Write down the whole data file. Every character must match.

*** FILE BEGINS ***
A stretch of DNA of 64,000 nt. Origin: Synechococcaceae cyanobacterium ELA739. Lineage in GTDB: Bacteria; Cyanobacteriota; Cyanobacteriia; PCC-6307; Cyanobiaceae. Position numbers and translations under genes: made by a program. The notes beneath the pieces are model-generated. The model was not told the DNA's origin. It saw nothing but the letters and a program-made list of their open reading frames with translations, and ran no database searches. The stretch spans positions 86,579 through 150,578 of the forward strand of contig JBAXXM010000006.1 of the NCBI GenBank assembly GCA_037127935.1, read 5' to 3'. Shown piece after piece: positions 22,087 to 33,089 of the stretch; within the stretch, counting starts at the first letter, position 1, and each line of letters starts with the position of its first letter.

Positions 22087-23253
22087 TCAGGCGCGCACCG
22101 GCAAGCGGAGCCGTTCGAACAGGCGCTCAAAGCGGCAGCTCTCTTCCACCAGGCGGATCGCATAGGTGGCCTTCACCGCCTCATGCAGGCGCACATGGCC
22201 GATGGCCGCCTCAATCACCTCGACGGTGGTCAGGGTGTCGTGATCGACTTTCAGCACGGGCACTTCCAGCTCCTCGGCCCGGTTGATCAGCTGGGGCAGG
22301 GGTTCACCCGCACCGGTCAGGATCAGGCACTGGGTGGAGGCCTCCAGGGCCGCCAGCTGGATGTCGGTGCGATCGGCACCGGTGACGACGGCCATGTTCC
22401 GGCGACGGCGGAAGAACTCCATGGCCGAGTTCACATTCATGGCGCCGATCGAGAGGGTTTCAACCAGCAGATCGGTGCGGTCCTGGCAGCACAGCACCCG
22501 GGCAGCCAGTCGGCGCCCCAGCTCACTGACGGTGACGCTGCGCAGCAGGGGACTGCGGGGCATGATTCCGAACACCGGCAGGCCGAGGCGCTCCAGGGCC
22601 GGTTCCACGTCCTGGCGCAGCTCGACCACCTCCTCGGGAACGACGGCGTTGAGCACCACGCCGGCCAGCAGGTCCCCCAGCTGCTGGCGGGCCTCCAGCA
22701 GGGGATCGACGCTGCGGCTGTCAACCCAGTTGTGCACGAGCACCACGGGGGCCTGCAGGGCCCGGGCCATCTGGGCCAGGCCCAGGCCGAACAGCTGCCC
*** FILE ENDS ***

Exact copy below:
A stretch of DNA of 64,000 nt. Origin: Synechococcaceae cyanobacterium ELA739. Lineage in GTDB: Bacteria; Cyanobacteriota; Cyanobacteriia; PCC-6307; Cyanobiaceae. Position numbers and translations under genes: made by a program. The notes beneath the pieces are model-generated. The model was not told the DNA's origin. It saw nothing but the letters and a program-made list of their open reading frames with translations, and ran no database searches. The stretch spans positions 86,579 through 150,578 of the forward strand of contig JBAXXM010000006.1 of the NCBI GenBank assembly GCA_037127935.1, read 5' to 3'. Shown piece after piece: positions 22,087 to 33,089 of the stretch; within the stretch, counting starts at the first letter, position 1, and each line of letters starts with the position of its first letter.

Positions 22087-23253
22087 TCAGGCGCGCACCG
22101 GCAAGCGGAGCCGTTCGAACAGGCGCTCAAAGCGGCAGCTCTCTTCCACCAGGCGGATCGCATAGGTGGCCTTCACCGCCTCATGCAGGCGCACATGGCC
22201 GATGGCCGCCTCAATCACCTCGACGGTGGTCAGGGTGTCGTGATCGACTTTCAGCACGGGCACTTCCAGCTCCTCGGCCCGGTTGATCAGCTGGGGCAGG
22301 GGTTCACCCGCACCGGTCAGGATCAGGCACTGGGTGGAGGCCTCCAGGGCCGCCAGCTGGATGTCGGTGCGATCGGCACCGGTGACGACGGCCATGTTCC
22401 GGCGACGGCGGAAGAACTCCATGGCCGAGTTCACATTCATGGCGCCGATCGAGAGGGTTTCAACCAGCAGATCGGTGCGGTCCTGGCAGCACAGCACCCG
22501 GGCAGCCAGTCGGCGCCCCAGCTCACTGACGGTGACGCTGCGCAGCAGGGGACTGCGGGGCATGATTCCGAACACCGGCAGGCCGAGGCGCTCCAGGGCC
22601 GGTTCCACGTCCTGGCGCAGCTCGACCACCTCCTCGGGAACGACGGCGTTGAGCACCACGCCGGCCAGCAGGTCCCCCAGCTGCTGGCGGGCCTCCAGCA
22701 GGGGATCGACGCTGCGGCTGTCAACCCAGTTGTGCACGAGCACCACGGGGGCCTGCAGGGCCCGGGCCATCTGGGCCAGGCCCAGGCCGAACAGCTGCCC